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Kashef v. BNP Paribas SA

United States District Court, S.D. New York

March 30, 2018

Entesar Osman Kashef et al., Plaintiffs,
v.
BNP Paribas SA et al, Defendants.

          MEMORANDUM OPINION AND ORDER

          ALISON J. NATHAN, DISTRICT JUDGE

         This putative class action case arises out of atrocities committed by the Government of Sudan against its citizens between 1997 and 2009. Victims of the Sudanese government's human rights abuses bring a variety of state law claims against BNP Paribas S.A. and its subsidiaries and branches alleging that the bank funded the Government of Sudan and assisted the government in circumventing U.S. economic sanctions, allowing the Government of Sudan to continue its genocidal campaign against the people of Sudan. The Defendants have moved to dismiss the Plaintiffs' Second Amended Complaint on all claims. For the reasons that follow, the motion to dismiss is granted in its entirety.

         I. Background

         The Court assumes the parties' familiarity with the facts in this litigation. In short, Plaintiffs were victims of horrific human rights abuses undertaken by the Government of Sudan between 1997 and 2009, including "beatings, maiming, sexual assault, rape, infection with HIV, loss of property, displacement from their homes, and watching family members be killed." Second Amended Complaint ("SAC"), Dkt. No. 49, ¶ 24; see also SAC ¶¶ 30-50 (outlining specific abuses suffered by each representative Plaintiff). The Defendants are BNP Paribas S.A., a French financial institution, as well as several of its branches and subsidiaries, as well as individual defendants working for the bank (collectively "BNPP").

         Between 1992 and 1997, in response to the Government of Sudan's human rights abuses against its own people, the United States government took a series of steps aimed at stemming the abuses, including formal condemnation, designation as a state sponsor of terrorism, and eventually economic sanctions. SAC ¶¶ 85-89. In 2002, Congress passed the Sudan Peace Act, again condemning the ongoing atrocities in the Sudan and requiring the President to implement additional sanctions. SAC ¶¶ 90-92. Additional legislation and executive orders implemented further sanctions between 2004 and 2006. SAC ¶¶ 93-97.

         Beginning in 1997 and continuing through 2007, BNPP became the primary bank of the Government of Sudan, through which it accessed U.S. financial markets and circumvented U.S. sanctions. SAC ¶¶ 102-14. BNPP created several schemes to avoid the sanctions, including removing information from financial documents identifying that a Sudanese entity was one of the parties involved in the financial transaction, SAC ¶ 111, and using satellite banks in the United States through which to funnel money, SAC ¶¶ 112-13. According to the Second Amended Complaint, Sudan's access to U.S. financial markets was critical to funding the Government, including its continued atrocities against its people. SAC ¶¶ 115-51.

         BNPP's actions were investigated by numerous state and federal agencies in the United States, and in 2014, BNPP pled guilty to conspiring to violate the laws of the United States in connection with circumventing U.S. sanctions on behalf of Sudan, Iran, and Cuba. SAC ¶¶ 191-98. BNPP also pled guilty to falsifying business records and conspiracy under New York law. S AC ¶¶ 199-201.

         Following the criminal actions against BNPP, the Plaintiffs initiated the present action on April 29, 2016 by filing its initial complaint. Complaint, Dkt. No. 1. On January 20, 2017, the Plaintiffs filed their Second Amended Complaint. See SAC. In it, Plaintiffs bring twenty state-law claims on which they seek to hold BNPP liable. The Plaintiffs allege that BNPP is liable for negligence per se (Counts 1 and 2), conspiracy to commit battery (Count 3), aiding and abetting battery (Count 4), conspiracy to commit battery in performance of a public duty or authority (Count 5), aiding and abetting battery in performance of a public duty or authority (Count 6), conspiracy to commit assault (Count 7), aiding and abetting assault (Count 8), conspiracy to commit false arrest and false imprisonment (Count 9), aiding and abetting false arrest and false imprisonment (Count 10), conspiracy to commit conversion - wrongful taking (Count 11), aiding and abetting conversion - wrongful taking (Count 12), conspiracy to commit conversion -wrongful detention, use, or disposal (Count 13), aiding and abetting conversion - wrongful detention, use, or disposal (Count 14), intentional infliction of emotional distress (Count 15), negligent infliction of emotional distress (Count 16), commercial bad faith (Count 17), unjust enrichment (Count 18), conspiracy to commit wrongful death (Count 19), and aiding and abetting wrongful death (Count 20). On March 21, 2017, the Defendants moved to dismiss the Second Amended Complaint in its entirety. Dkt. No. 65.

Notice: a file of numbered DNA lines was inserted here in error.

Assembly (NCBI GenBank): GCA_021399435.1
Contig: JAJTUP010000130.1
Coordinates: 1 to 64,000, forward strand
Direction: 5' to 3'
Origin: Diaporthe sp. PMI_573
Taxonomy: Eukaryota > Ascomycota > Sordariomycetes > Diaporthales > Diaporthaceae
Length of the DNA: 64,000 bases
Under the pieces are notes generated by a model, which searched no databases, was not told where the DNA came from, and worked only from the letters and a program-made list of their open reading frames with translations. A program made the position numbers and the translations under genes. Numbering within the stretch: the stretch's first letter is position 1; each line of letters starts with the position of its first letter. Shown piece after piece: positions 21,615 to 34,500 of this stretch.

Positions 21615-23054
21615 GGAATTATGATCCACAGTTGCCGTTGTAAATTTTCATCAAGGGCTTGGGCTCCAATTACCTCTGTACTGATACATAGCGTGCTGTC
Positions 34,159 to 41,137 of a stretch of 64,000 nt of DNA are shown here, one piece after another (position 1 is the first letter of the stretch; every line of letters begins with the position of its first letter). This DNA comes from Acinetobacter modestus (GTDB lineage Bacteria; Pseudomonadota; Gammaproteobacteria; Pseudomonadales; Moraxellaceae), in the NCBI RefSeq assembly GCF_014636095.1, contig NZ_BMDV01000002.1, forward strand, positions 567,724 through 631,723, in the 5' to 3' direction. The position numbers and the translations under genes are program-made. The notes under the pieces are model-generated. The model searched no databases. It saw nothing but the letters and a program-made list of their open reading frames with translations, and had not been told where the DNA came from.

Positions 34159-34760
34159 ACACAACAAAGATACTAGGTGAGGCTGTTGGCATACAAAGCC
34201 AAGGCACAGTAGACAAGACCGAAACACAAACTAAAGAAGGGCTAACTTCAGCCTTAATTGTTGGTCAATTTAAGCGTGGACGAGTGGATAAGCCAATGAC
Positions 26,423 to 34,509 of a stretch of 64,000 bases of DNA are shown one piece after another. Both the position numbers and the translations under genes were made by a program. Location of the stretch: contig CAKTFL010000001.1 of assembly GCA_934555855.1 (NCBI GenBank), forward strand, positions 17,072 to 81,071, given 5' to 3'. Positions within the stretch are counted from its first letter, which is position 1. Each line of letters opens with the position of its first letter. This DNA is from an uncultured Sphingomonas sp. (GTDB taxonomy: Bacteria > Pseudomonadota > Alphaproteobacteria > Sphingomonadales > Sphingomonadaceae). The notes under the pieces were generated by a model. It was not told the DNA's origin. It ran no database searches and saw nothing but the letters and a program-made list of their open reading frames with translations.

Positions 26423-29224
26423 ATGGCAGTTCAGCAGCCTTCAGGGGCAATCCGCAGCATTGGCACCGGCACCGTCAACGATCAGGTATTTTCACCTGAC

II. Legal Standard

         "To survive dismissal, the plaintiff must provide the grounds upon which his claim rests through factual allegations sufficient 'to raise a right to relief above the speculative level.'" ATSI Commc'ns, Inc. v. Shaar Fund, Ltd., 493 F.3d 87, 98 (2d Cir. 2007) (quoting Bell Atl. Corp. v. Twombly, 550 U.S. 544, 555 (2007)). "[A] plaintiffs obligation to provide the 'grounds' of his 'entitle[ment] to relief requires more than labels and conclusions, and a formulaic recitation of the elements of a cause of action will not do." Twombly, 550 U.S. at 555 (second alteration in original). The complaint's factual allegations must be sufficient to "nudge" the plaintiffs claims "from conceivable to plausible." Ashcroft v. Iqbal, 556 U.S. 662, 680 (2009). A claim is facially plausible "when the plaintiff pleads factual content that allows the court to draw the reasonable inference that the defendant is liable for the misconduct alleged." Id. at 678. In ruling on a motion to dismiss, the facts alleged in the operative complaint are to be taken as true and all inferences must be drawn in the plaintiffs favor. Lattanzio v. Deloitte & Touche LLP, 476 F.3d 147, 151 (2d Cir. 2007).